via JOHN HOPE FRANKLIN CENTER/YOUTUBE on APRIL 22, 2015: 

Professor Erdağ Göknar sits down with Professors Cemal Kafadar and Cemil Aydin  to discuss the various versions and “revisions” of Istanbul through the ages.

Göknar is an Associate Professor of Turkish and Middle Eastern Studies at Duke University. Kafadar is a Professor of Turkish Studies at Harvard University. Aydin is a Associate Professor in the History Department at the University of North Carolina at Chapel Hill.

This conversation was made possible by the Rethinking Global Cities project, a Duke University project funded by The Andrew W. Mellon Foundation’s “Partnership in a Global Age.”

 

RELATED

How the Occupation of Istanbul Shaped the Modern Middle East (on Goknar’s recent Langford lecture, by Julie Poucher Harbin for Duke Today)

 

via BANU GÖKARIKSEL/SOCIOLOGY OF ISLAM LISTSERV on APRIL 27, 2015: 

I would like to announce the publication of the Journal of Middle East Women’s Studies under the direction of a new editorial team that consists of miriam cooke, Frances Hasso, and I and now published by Duke University Press: http://jmews.dukejournals.org/content/current. In addition to peer reviewed research articles and book reviews, the new issue features review essays (in “Review” section) and showcases activists’ and artists’ works and scholarly interventions (in “Thirdspace” section).

There are currently two Call for Papers: for a themed section on “The Gender and Sexuality of Militarization, War, and Violence” (deadline June 15) and for ‘Thirdspace’ section on “Languages and Gender and Sexuality” (deadline July 15). You can see more information about these CFPs below and on the journal’s website: www.jmews.org Continue reading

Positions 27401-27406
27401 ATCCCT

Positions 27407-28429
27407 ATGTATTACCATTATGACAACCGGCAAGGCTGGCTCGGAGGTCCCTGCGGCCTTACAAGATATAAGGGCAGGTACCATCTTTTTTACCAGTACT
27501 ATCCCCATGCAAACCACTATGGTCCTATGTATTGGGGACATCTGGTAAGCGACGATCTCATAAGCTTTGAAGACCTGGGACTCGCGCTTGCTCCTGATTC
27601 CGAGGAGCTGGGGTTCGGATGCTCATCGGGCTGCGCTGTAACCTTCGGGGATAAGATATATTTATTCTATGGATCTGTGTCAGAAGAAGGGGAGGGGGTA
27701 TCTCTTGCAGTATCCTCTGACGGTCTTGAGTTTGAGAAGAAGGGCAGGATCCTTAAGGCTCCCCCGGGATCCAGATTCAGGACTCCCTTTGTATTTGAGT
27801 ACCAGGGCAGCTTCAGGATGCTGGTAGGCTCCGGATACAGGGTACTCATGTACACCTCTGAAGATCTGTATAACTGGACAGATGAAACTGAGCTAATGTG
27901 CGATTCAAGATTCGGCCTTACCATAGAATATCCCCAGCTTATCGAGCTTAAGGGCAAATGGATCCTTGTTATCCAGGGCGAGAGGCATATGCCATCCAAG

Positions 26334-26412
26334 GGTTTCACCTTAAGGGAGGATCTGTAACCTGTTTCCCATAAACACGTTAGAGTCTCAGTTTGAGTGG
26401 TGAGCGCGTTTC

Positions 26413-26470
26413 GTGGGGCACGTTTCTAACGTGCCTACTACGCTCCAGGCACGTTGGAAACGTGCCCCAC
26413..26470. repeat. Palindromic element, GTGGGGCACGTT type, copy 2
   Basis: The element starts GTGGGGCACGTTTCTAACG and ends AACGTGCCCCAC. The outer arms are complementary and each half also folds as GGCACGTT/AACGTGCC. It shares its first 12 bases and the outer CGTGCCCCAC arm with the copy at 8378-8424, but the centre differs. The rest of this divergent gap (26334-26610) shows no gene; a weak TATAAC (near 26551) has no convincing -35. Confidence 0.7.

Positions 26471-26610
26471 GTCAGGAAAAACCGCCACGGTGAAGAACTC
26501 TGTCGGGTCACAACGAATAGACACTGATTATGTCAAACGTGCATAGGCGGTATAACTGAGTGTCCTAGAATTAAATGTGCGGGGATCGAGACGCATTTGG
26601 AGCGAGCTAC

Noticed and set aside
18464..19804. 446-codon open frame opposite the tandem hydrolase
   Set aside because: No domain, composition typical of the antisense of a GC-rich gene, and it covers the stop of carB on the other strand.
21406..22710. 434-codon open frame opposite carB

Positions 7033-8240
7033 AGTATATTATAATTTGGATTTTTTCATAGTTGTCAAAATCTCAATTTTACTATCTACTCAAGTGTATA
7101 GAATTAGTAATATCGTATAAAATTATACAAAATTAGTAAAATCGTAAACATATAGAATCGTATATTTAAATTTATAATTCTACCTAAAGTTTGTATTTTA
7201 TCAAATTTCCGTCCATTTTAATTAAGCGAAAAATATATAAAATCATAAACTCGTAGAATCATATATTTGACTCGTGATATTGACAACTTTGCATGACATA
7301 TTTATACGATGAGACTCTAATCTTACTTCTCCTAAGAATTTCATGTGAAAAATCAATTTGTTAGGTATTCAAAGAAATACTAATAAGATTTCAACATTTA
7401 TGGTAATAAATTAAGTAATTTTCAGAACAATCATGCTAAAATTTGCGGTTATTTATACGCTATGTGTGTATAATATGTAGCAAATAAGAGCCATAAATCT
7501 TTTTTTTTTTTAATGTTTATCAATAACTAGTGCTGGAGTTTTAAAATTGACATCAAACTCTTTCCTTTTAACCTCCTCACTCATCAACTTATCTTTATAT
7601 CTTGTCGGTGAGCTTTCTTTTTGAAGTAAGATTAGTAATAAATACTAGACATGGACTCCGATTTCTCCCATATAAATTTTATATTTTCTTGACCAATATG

by Banu Gökarıksel and Anna Secor for POLITICAL GEOGRAPHY (VOL. 46, MAY 2015, PAGES 21-20) * Creative Commons license: 


Highlights

•The project of post-secularism hinges on the form of pluralism in the public sphere.
•Findings are based on focus groups with devout women in Istanbul in 2013.
•Respect mediates relations with others across public/private spaces but has limits.
•Devout women may be uncomfortable with other lifestyles (alcohol) in shared spaces.
•Post-secularism is not an achieved state but a project, a struggle with its demands.

Abstract

The concept of post-secularism has come to signify a renewed attention to the role of religion within secular, democratic public spheres. Central to the project of post-secularism is the integration of religious ways of being within a public arena shared by others who may practice different faiths, practice the same faith differently, or be non-religious in outlook. As a secular state within which Sunni Islam has played an increasingly public role, Turkey is a prime site for studying new configurations of religion, politics, and public life. Our 2013 research with devout Sunni Muslim women in Istanbul demonstrates how the big questions of post-secularism and the problem of pluralism are posed and navigated within the quotidian geographies of homes, neighborhoods, and city spaces. Women grapple with the demands of a pluralistic public sphere on their own terms and in ways that traverse and call into question the distinction between public and private spaces. While mutual respect mediates relations with diverse others, women often find themselves up against the limits of respect, both in their intimate relations with Alevi friends and neighbors, and in the anonymous spaces of the city where they sometimes find themselves subject to secular hostility. The gendered moral order of public space that positions devout headscarf-wearing women in a particular way within diverse city spaces where others may be consuming alcohol or wearing revealing clothing further complicates the problem of pluralism in the city. We conclude that one does not perhaps arrive at post-secularism so much as struggle with its demands.